Version: 2021.3
Language : English
Support for runtime UI
Render UI in the Game view

Get started with runtime UI

You can create a runtime UI(User Interface) Allows a user to interact with your application. Unity currently supports three UI systems. More info
See in Glossary
and display it in a game view by the following steps:

  1. Create a UI Document (.uxml) with controls.
  2. Add a UIDocument GameObject in the scene and add the UXML file as the source asset for it.
  3. Create MonoBehaviours to define the behavior of your UI controls.

Try the following simple runtime UI example to get started. The example adds a label, a button, a toggle, and a text field in a sceneA Scene contains the environments and menus of your game. Think of each unique Scene file as a unique level. In each Scene, you place your environments, obstacles, and decorations, essentially designing and building your game in pieces. More info
See in Glossary
. When you click the button, the Console windowA Unity Editor window that shows errors, warnings and other messages generated by Unity, or your own scripts. More info
See in Glossary
shows a message. When you select the toggle and click the button, the Console window shows how many times the buttons have been clicked. When you enter a text message in the text field, the Console window shows the message.


This guide is for developers familiar with the Unity Editor, UI Toolkit, and C# scripting. Before you start, get familiar with the following:

You can find the completed files that this example creates in this GitHub repository.

Create a UI Document with controls

Create a UI Document with a label, a button, and a Toggle. For information on how to add UI controls with UI Builder or UXML, refer to Get started with UI Toolkit.

  1. Create a project in Unity Editor with any template.

  2. Create a UI Document named SimpleRuntimeUI.uxml with the following contents:

    <ui:UXML xmlns:ui="UnityEngine.UIElements" xmlns:uie="UnityEditor.UIElements"
            xsi="" engine="UnityEngine.UIElements" editor="UnityEditor.UIElements"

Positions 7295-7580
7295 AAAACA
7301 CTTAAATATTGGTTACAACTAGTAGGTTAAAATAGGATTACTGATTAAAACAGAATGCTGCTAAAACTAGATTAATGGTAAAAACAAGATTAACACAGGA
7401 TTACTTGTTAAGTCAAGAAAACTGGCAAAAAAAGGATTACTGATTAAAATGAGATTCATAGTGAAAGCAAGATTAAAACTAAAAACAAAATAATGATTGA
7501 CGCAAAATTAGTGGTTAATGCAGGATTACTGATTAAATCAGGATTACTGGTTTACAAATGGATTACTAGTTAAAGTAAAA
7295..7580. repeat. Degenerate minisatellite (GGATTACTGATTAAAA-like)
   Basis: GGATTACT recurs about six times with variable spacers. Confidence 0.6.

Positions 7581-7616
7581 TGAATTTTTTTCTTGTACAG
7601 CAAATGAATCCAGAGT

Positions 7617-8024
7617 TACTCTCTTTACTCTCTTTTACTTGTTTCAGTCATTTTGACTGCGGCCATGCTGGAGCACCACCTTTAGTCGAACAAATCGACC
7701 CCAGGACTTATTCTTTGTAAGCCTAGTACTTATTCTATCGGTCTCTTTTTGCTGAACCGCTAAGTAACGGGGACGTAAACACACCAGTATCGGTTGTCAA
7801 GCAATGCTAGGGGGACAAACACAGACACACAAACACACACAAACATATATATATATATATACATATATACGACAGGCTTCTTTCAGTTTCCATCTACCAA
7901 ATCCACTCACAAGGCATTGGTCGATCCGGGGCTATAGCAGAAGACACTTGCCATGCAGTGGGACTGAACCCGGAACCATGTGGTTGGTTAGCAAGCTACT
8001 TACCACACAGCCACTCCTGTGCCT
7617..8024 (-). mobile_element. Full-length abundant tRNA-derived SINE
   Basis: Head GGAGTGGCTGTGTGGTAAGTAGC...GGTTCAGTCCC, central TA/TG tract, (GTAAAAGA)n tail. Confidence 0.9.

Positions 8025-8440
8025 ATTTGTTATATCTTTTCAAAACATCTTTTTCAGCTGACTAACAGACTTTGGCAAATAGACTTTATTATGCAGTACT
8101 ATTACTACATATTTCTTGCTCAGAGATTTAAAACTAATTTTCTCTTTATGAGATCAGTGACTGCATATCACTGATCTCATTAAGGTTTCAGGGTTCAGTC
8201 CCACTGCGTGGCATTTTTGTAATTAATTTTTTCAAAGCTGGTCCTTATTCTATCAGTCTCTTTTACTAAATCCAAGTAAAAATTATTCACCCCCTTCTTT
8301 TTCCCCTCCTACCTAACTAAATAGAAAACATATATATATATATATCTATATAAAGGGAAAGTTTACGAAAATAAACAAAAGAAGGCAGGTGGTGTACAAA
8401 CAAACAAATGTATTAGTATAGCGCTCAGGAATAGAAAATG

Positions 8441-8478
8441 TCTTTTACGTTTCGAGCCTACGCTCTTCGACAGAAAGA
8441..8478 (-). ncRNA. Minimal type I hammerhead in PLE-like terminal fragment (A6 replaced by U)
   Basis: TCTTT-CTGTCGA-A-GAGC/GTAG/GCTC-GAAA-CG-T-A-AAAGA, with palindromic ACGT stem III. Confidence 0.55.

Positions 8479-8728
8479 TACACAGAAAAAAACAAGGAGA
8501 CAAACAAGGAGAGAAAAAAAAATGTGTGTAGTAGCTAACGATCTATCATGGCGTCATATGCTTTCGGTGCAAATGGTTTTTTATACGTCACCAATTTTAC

noNamespaceSchemaLocation="../UIElementsSchema/UIElements.xsd" editor-extension-mode="False">
        <ui:VisualElement style="flex-grow: 1;">
            <ui:Label text="This is a Label" display-tooltip-when-elided="true"/>
            <ui:Button text="This is a Button" display-tooltip-when-elided="true" name="button"/>
            <ui:Toggle label="Display the counter?" name="toggle"/>
            <ui:TextField picking-mode="Ignore" label="Text Field" text="filler text" name="input-message" />

Set up the scene

Create a UIDocument GameObjectThe fundamental object in Unity scenes, which can represent characters, props, scenery, cameras, waypoints, and more. A GameObject’s functionality is defined by the Components attached to it. More info
See in Glossary
in the SampleScene and add the UI Document as the source asset.

  1. In the SampleScene, select GameObject > UI Toolkit > UI Document. This creates the following:

    • A UI Toolkit folder with a Panel Settings asset and a default runtime theme.
    • A GameObject with a UI Document component attached, and the UI Document component is connected to the Panel Settings asset.
  2. Select the UIDocument GameObject in the hierarchy and drag SimpleRuntimeUI.uxml from your Project windowA window that shows the contents of your Assets folder (Project tab) More info
    See in Glossary
    to the Source Asset field of the UI Document component in the InspectorA Unity window that displays information about the currently selected GameObject, asset or project settings, allowing you to inspect and edit the values. More info
    See in Glossary
    window. This references the source asset to the UXML file you created.

Define the behavior of your UI controls

To add logic, create a C# script that derives from MonoBehaviour to access the controls that the UI Document component references.

Unity loads a UI Document component’s source UXML when OnEnable is called on the component. To ensure the visual tree is loaded correctly, add logic to interact with the controls inside the OnEnable method.

  1. Create a C# script named SimpleRuntimeUI.cs with the following contents:

    using UnityEngine;
    using UnityEngine.UIElements;
    public class SimpleRuntimeUI : MonoBehaviour
        private Button _button;
        private Toggle _toggle;
        private int _clickCount;
        //Add logic that interacts with the UI controls in the `OnEnable` methods
        private void OnEnable()
            // The UXML is already instantiated by the UIDocument component
            var uiDocument = GetComponent<UIDocument>();
            _button = uiDocument.rootVisualElement.Q("button") as Button;
            _toggle = uiDocument.rootVisualElement.Q("toggle") as Toggle;
            var _inputFields = uiDocument.rootVisualElement.Q("input-message");
        private void OnDisable()
        private void PrintClickMessage(ClickEvent evt)
            Debug.Log($"{"button"} was clicked!" +
                    (_toggle.value ? " Count: " + _clickCount : ""));
        public static void InputMessage(ChangeEvent<string> evt)
            Debug.Log($"{evt.newValue} -> {}");
  2. Add SimpleRuntimeUI.cs as a component of the UIDocument GameObject.

Additional resources

Support for runtime UI
Render UI in the Game view
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